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Università del riso

Università del riso


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La Rice University, con sede a Houston, in Texas, è una delle principali università di ricerca negli Stati Uniti. È stata la prima università al mondo a istituire un dipartimento di scienze spaziali. Il Johnson Space Center della NASA si trova sul terreno donato dall'università. La Rice University è anche membro del Texas Medical Center, la più grande struttura medica del mondo. La Rice University è stata formata da un istituto concettualizzato da un ricco cittadino di nome William Marsh Rice. Nel 1891, insieme ai suoi amici e al suo avvocato, aveva fondato il William Marsh Rice Institute for the Advancement of Literature, Science and Art. Tuttavia, l'istituto doveva essere fondato dopo la sua morte. Dopo la sua morte nel 1900, e alcuni ostacoli legali, iniziarono i lavori per la creazione dell'istituto. Il Rice Institute ricevette una sovvenzione di $ 4,6 milioni dalla tenuta di William Rice, nel 1904. Edgar Odell Lovett, un matematico e astronomo altamente qualificato dell'Università di Princeton, è stato nominato presidente. Al fine di stabilire un'istituzione degli standard più elevati, Lovett ha visitato 78 istituti di istruzione superiore situati in vari paesi. Questo istituto divenne in seguito William Marsh Rice University nel 1960. Oggi, la Rice University occupa un campus di 285 acri e ospita 70 edifici principali. Il campus comprende le scuole di architettura, ingegneria, scienze umane, scienze naturali, scienze sociali e musica. Inoltre, il campus dispone di laboratori scientifici e ingegneristici all'avanguardia, un istituto per i servizi informatici, un istituto per le arti, e un laboratorio di ricerca nucleare. La biblioteca universitaria, la Fondren Library, contiene più di due milioni di libri, tre milioni di microforme e 16.000 periodici e periodici in corso. Quasi un quarto degli studenti universitari della Rice University sono National Merit Scholars. L'università è stata classificata al primo posto per la percentuale di studenti che ricevono borse di studio nazionali di scienze. L'università vanta una dotazione di $ 3 miliardi, una delle prime cinque al mondo. Per inciso, l'università non aveva tasse universitarie fino al 1965. La Rice University è stata classificata al primo posto tra 1.600 università private per "Best College Value" in Kiplinger's Finanza personale e prima per "importo minimo di debito per laureato" di Notizie dagli Stati Uniti e rapporto mondiale.Rice University essendo un'università di ricerca leader, ospita diversi istituti di ricerca interdisciplinari nel campus. Includono il Rice Quantum Institute, il Rice Engineering Design and Development Institute, il Computer and Information Technology Institute, il Center for Nanoscale Science and Technology e il Center for Biological and Environmental Nanotechnology. svolto dalla facoltà di Rice. Nel 1996, i professori Richard Smalley e Robert Curl della Rice University hanno vinto il prestigioso premio Nobel per la chimica per la scoperta e l'applicazione delle molecole di carbonio 60 (buckminsterfullereni). Attualmente, sono in corso molti lavori di ricerca innovativi nel nuovo campo delle nanotecnologie.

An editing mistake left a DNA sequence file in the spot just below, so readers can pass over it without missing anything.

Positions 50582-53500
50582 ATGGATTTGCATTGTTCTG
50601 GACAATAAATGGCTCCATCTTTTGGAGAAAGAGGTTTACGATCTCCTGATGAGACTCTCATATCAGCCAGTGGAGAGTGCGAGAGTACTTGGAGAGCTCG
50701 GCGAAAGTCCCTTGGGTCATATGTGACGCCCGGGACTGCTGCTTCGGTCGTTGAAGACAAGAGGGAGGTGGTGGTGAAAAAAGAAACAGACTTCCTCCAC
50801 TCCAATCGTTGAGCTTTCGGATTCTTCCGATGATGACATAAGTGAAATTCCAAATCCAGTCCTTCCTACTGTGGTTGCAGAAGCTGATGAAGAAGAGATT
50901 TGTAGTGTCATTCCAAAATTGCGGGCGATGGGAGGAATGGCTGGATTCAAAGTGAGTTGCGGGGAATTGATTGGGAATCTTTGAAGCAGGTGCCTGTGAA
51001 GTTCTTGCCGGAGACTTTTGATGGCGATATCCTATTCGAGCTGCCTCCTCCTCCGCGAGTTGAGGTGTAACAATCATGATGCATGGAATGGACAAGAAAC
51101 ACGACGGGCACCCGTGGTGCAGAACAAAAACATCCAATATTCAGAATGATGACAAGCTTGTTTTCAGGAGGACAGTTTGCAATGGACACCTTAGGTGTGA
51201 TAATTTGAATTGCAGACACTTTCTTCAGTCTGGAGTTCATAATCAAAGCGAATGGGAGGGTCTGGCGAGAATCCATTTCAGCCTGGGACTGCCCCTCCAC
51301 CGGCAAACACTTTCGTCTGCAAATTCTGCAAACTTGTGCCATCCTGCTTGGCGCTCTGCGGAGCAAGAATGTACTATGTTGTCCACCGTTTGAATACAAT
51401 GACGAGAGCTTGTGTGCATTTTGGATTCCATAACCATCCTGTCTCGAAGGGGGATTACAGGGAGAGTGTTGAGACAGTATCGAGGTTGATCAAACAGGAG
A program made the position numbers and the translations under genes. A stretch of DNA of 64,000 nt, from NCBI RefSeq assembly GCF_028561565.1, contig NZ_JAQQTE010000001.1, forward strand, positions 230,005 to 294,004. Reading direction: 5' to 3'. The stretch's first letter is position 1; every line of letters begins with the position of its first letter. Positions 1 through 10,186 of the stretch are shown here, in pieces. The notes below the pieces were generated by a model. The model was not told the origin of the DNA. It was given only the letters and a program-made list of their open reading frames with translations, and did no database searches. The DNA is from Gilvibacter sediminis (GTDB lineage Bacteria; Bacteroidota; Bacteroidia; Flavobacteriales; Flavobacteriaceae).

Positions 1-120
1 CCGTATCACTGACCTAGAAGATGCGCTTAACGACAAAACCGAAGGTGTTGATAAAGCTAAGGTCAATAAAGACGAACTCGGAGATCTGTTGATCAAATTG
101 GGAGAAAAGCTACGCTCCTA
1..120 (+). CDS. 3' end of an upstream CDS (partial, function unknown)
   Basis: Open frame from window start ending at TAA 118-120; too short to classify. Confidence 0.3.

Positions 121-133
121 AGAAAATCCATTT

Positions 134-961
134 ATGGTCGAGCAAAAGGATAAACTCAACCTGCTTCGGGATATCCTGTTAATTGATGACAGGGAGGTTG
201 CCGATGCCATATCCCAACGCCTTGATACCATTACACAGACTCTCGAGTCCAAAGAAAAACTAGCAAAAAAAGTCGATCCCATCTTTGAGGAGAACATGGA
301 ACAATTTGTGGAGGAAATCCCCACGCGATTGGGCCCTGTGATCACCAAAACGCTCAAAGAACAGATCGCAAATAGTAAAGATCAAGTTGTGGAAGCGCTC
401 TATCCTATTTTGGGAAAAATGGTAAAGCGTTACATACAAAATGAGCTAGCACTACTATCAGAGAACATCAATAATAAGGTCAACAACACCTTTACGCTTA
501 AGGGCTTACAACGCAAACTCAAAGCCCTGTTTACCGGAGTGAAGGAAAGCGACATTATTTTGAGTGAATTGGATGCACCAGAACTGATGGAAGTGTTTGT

Rice University - Storia

I. STORIA

In misura notevole, la Rice University è stata plasmata dalle intenzioni dei suoi fondatori: William Marsh Rice e il piccolo gruppo di uomini che sono venuti a condividere i suoi piani per un istituto di istruzione superiore. Nella primavera del 1891, Rice, nativo del Massachusetts che aveva prosperato come mercante a Houston a metà del diciannovesimo secolo, decise di dotare un istituto per il progresso della letteratura, della scienza e dell'arte per l'istruzione degli uomini e delle donne bianche di Houston e Texas. Fatta eccezione per quella chiara esclusione degli studenti di origine africana, Rice si ispirò agli esempi di Stephen Girard di Philadelphia e Peter Cooper di New York City per creare un istituto, che portasse il suo nome, che conducesse ricerche e fornisse istruzione gratuita in un atmosfera apartitica e aconfessionale. Ha creato un consiglio di sette fiduciari per sovrintendere alla costruzione e alla gestione del suo istituto dopo la sua morte. Ma quando nel 1900 fu assassinato, il suo consiglio di amministrazione, guidato dal capitano James A. Baker, impiegò anni per superare le sfide alla volontà di Rice, assicurarsi la sua dotazione (inizialmente, 4,6 milioni di dollari) e vedere che il suo istituto fosse lanciato correttamente . Alla fine del 1907, il capitano Baker e i suoi colleghi fiduciari avevano completato uno studio su altre università e avevano scelto Edgar Odell Lovett, un matematico di formazione classica che era a capo dell'astronomia all'Università di Princeton, come primo presidente del William Marsh Rice Institute.